The article examines the impact of the 1977 political upheaval in Israel on the political direction of the Mafdal, the National Religious Party. The main argument is that, contrary to the widely held view, the party did not adopt more extreme national and social positions following the upheaval. As matter of fact, it was during the premiership of Prime Minister Menachem Begin that the Mafdal positioned itself as a moderate political party on foreign and defence issues. This was demonstrated in its stance in the face of several political and national events: its support of the peace agreement with Egypt, opposition to the bombing of the Iraqi nuclear reactor and reservations regarding deployment of the army during the Lebanon War. As a vital partner in Begin’s government after the upheaval, the Mafdal underwent a process of ‘co-optation’, one of the most powerful strategies for containing and subsuming opposing forces in contending with disagreement.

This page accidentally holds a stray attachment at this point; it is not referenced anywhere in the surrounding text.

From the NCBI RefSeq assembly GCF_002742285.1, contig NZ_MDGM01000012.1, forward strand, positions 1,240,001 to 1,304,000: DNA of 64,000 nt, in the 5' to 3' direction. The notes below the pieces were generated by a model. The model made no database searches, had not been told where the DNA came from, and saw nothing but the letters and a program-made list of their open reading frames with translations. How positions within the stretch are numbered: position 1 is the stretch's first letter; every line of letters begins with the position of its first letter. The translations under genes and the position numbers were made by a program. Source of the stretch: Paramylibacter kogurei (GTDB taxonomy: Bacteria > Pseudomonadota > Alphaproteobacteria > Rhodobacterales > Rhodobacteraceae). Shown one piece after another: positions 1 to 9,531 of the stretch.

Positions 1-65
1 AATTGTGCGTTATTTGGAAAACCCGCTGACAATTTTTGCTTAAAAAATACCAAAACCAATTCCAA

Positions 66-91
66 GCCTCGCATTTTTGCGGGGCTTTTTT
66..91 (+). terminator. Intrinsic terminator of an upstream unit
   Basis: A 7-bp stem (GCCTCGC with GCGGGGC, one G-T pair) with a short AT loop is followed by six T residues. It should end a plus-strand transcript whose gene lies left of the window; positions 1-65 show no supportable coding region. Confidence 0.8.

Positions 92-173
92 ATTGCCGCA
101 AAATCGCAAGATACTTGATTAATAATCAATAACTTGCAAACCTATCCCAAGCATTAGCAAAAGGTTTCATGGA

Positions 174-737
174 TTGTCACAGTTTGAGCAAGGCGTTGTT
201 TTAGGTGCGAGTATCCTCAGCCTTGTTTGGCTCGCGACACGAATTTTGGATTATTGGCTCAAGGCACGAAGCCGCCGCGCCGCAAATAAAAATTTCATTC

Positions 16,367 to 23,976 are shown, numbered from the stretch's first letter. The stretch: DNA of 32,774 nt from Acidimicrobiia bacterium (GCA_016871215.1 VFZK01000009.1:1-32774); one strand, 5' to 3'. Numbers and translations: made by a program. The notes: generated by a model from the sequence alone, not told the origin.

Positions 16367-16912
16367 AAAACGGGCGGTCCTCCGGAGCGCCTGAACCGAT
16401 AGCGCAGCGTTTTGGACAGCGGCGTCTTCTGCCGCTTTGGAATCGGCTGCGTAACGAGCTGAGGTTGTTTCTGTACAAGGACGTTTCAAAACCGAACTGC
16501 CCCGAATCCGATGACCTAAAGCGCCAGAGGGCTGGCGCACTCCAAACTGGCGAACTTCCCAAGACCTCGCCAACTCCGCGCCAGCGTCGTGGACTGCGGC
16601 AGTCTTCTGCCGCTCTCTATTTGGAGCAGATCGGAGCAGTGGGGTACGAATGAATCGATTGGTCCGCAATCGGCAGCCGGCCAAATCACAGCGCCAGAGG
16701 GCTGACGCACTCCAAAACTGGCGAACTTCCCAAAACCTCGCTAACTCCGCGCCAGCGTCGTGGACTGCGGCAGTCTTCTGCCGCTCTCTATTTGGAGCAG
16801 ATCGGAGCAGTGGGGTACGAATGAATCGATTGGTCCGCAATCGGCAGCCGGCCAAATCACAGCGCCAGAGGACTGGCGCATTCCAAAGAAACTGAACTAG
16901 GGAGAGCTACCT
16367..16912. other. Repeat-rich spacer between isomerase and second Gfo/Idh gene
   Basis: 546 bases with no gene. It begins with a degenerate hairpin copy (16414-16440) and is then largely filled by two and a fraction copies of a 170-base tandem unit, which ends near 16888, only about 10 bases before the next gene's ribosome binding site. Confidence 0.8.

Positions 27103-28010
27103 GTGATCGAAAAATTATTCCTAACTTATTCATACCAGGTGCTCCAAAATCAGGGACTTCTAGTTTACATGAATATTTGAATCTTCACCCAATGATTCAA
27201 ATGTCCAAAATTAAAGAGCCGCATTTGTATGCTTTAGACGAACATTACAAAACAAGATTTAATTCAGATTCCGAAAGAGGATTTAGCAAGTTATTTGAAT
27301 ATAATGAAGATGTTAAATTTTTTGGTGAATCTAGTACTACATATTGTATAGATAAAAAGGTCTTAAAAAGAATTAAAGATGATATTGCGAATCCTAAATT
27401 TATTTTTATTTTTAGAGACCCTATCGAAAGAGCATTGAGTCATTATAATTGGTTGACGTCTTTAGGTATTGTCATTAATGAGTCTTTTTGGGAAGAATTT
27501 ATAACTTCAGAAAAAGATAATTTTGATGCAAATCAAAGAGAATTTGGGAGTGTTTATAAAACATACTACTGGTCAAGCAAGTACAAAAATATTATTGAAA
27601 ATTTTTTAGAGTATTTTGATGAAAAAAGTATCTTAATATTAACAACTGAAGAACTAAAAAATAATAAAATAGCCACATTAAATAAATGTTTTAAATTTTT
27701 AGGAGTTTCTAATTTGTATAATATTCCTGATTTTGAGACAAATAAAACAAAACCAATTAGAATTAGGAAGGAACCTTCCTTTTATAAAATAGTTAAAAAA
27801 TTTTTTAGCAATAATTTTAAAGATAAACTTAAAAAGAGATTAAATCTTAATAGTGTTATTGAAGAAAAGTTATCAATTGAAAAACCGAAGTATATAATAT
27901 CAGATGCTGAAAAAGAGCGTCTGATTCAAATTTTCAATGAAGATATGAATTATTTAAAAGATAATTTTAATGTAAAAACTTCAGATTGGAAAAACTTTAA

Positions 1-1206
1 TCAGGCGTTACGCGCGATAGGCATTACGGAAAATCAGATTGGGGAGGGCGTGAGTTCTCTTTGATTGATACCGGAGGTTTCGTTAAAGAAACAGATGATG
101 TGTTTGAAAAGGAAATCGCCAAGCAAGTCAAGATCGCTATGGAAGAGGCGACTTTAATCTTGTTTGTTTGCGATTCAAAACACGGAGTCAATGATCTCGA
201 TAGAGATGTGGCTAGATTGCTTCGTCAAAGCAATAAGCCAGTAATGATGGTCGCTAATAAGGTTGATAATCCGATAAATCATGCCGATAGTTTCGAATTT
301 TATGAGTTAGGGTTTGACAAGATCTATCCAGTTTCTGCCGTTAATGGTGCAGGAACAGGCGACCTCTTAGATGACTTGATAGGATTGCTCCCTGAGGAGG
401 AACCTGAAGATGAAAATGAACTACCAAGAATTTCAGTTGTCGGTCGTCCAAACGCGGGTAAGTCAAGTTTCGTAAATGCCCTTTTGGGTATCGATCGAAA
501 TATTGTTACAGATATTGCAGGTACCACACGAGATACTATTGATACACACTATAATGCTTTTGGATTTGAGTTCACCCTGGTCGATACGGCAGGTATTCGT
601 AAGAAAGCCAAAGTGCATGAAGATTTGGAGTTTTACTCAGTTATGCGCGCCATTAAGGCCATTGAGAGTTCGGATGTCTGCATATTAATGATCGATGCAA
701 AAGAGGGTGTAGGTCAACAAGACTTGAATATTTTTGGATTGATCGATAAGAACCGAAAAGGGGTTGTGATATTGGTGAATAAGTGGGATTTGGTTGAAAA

|Number of pages||18|
|State||Published - 2 Nov 2018|
Bibliographical notePublisher Copyright:
© 2018, © 2018 Informa UK Limited, trading as Taylor & Francis Group.
- Yosef Burg
- Zvulun Hammer
- political upheaval